Tuesday, 29 September 2015

Physically Challenged Dogs

Printed All About Dogs Nov/Dec 2014 
When is a dog considered physically challenged? I would include amputees, deaf dogs, blind dogs, dogs that have spinal injury or disease and their hindquarters are compromised, even tetraparetic individuals. As humans, supposedly having “dominion” over our canine friends, when should we make a decision to allow their lives to continue? That, of course, is very personal but I would like to give my views based on 14 years of small animal private veterinary practice, and a further 6 years as a physical rehabilitation veterinarian. 
Dogs do not have the psychological issues associated with disability, which humans have. Running around on three legs does not make them less of a dog in their minds. I would like to make the point that many disabled dogs live full and happy lives.
All dogs have a keen sense of smell. The olfactory sense of a blind dog is even more-developed. This, along with an acute sense of hearing, allows him to negotiate his surroundings. Provided there are not too many changes in the environment, and hazards such as swimming pools are appropriately barricaded, blind dogs can continue happily for years. There are even photographs of blind dogs having ‘guide’ dogs! These are other dogs that have taken on a role of being the blind dog’s eyes. Often these companions are inseparable. 
Deaf dogs should also not be discriminated against. Dalmatians have a genetic line which predisposes some to deafness. Their sight is unaffected. I have watched such a dog, and a teenage boy, build such a strong bond that they outdid all the other people and dogs in their training class. I am sure they had many pleasurable years together. 
Single limb amputees, whether front or back, are able to run and play with the same gusto as a four-legged dog. Consideration for the remaining limb is important but can be managed. I met Hanna, a Labrador x Bull Terrier, when she was two years old. She was hit by a car and had to have one of her front limbs amputated at 7 months of age. Hanna has been on hydrotherapy program since we met, in order to maintain the strength and mobility of the remaining front limb. Hanna’s guardian was hoping for 5 years but next year March she will be 10! Earlier this year we invested in a neoprene support for her wrist as she has developed arthritis in this joint. She lives on a smallholding with numerous other dogs and runs around like a mad thing! She also attends a private training session once a week where the focus is on mental stimulation as opposed intensive physical training.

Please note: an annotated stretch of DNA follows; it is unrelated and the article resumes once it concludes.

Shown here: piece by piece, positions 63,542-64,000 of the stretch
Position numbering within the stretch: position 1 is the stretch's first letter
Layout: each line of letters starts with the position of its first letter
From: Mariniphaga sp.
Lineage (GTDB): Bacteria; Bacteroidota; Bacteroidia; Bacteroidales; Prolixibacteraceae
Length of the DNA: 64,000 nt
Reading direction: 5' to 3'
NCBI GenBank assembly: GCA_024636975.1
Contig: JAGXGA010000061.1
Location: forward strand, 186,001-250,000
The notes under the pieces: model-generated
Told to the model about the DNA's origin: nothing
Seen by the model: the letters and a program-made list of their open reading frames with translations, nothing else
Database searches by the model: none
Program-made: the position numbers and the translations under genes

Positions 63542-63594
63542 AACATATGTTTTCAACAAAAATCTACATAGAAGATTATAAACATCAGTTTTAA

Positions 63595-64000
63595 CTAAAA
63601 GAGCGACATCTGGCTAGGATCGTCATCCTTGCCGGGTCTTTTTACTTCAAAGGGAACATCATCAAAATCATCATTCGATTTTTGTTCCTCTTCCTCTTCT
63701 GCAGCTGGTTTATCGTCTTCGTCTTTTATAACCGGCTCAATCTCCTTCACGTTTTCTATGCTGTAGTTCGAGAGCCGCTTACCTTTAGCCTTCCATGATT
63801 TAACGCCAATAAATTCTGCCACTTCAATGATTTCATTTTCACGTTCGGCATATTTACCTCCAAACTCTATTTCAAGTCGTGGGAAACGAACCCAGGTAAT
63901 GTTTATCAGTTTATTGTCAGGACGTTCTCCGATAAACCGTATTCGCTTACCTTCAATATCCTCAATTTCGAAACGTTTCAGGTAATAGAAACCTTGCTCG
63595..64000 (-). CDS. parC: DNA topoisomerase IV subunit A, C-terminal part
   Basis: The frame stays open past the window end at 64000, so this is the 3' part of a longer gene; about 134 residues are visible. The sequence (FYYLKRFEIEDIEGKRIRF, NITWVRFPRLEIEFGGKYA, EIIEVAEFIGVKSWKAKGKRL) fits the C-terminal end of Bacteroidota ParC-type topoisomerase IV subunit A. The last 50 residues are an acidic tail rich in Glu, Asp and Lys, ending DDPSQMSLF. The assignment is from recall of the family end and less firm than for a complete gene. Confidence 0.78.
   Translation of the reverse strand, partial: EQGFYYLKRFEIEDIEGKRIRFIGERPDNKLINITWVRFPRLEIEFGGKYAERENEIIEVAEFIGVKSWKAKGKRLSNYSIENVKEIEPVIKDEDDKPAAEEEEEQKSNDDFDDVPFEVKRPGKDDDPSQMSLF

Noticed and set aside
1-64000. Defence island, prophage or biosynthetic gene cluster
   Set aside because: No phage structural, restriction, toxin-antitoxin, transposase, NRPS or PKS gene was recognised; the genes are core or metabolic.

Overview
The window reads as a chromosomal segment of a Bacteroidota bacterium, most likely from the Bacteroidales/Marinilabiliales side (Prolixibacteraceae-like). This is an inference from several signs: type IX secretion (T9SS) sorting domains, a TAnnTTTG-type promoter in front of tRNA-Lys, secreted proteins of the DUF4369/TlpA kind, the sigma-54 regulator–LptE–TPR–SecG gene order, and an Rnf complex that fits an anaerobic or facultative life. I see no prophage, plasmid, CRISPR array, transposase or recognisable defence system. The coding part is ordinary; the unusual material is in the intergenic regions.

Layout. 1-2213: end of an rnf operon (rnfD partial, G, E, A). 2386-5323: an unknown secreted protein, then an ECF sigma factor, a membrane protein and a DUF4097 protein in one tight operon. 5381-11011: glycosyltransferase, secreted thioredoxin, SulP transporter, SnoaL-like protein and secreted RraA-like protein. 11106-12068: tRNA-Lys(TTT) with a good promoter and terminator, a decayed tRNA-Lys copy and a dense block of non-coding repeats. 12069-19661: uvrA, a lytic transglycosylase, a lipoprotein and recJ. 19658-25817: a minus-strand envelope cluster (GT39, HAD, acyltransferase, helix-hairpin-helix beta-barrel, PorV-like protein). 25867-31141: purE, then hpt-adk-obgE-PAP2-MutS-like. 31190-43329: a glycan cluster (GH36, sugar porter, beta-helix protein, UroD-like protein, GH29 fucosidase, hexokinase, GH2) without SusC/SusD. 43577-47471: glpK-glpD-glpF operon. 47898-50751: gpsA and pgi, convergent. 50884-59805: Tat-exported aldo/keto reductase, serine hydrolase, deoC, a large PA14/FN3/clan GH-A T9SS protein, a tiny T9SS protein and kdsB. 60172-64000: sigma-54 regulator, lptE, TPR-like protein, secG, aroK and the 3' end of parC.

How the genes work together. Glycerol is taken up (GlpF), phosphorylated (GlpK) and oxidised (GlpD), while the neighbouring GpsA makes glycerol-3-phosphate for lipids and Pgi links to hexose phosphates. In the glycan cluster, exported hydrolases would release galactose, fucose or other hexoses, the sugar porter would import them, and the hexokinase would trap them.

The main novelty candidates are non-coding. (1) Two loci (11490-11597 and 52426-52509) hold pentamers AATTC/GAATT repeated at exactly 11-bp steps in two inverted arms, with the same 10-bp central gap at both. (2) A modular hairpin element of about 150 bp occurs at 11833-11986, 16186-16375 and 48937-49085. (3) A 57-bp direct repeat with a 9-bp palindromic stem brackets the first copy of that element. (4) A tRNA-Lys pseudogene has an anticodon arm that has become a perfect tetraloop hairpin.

Since I have been involved in physical rehabilitation of our canine companions, I have seen many dogs with compromised hindquarters. These dogs are unable to walk with their back legs and often drag them.
 Being disabled in this manner does not stop these dogs at all! Mobility carts are becoming more readily available and are a necessity if such a dog is permanently paralysed. When in the cart, these dogs cannot be left unsupervised as the cart may catch on an obstacle or even tip over in the dog’s excitement to chase someone. However, these individuals never consider that their so-called disability requires them to stop participating in life. They can and do catch a ball, and also chase the visitors at the gate. Recently, Pug Rescue SA (PRSA) received a 7 month old Pug with a spinal condition which is inoperable, leaving Pug-Lee paralysed in his back legs. PRSA is a pro-life shelter that has made the decision to give Pug-Lee an opportunity to live life. His mobility cart is on order. He is a part of daily life in the centre and is moved around from office to outdoors, based on activities. He has a specific set of exercises which he must complete daily. He also enjoys a daily massage and stretching session. He is interactive, eats well and is already much-loved.
In conclusion, living with a disabled pet has its challenges. The largest of which is adapting the dog’s environment to ensure it is a safe playground. Cognisance of compensatory patterns of movement is essential, and necessary adjustments must be made. Awareness is the key but these pets live a fulfilling life and it is most rewarding for their human family, too.

Friday, 18 September 2015

Franki Hoffmann

When dealing with the disabled among us we often confront a number of issues that are surprisingly uncomfortable. Even more so when faced with disability in our animal companions. True to the gift that they are to their human families, they bring us a deeper understanding and acceptance of ourselves.

Franki ‘Blue Eyes’ Hoffmann was a most unusual Ragdoll cat.

He started seizuring at nine weeks of age. I met him when he was 16 weeks old with a request from his family to try acupuncture to control his fits, or at least lessen their intensity.

Blood tests, MRI scans and other diagnostic tests had yielded no positive diagnosis and so Franki was labelled an epileptic.

Franki was a special cat, not entirely true to the Ragdoll nature but quite accepting of his lot. He initially visited once a week for needles. He was also taking anti-epileptic medication. The fits reduced in frequency and intensity.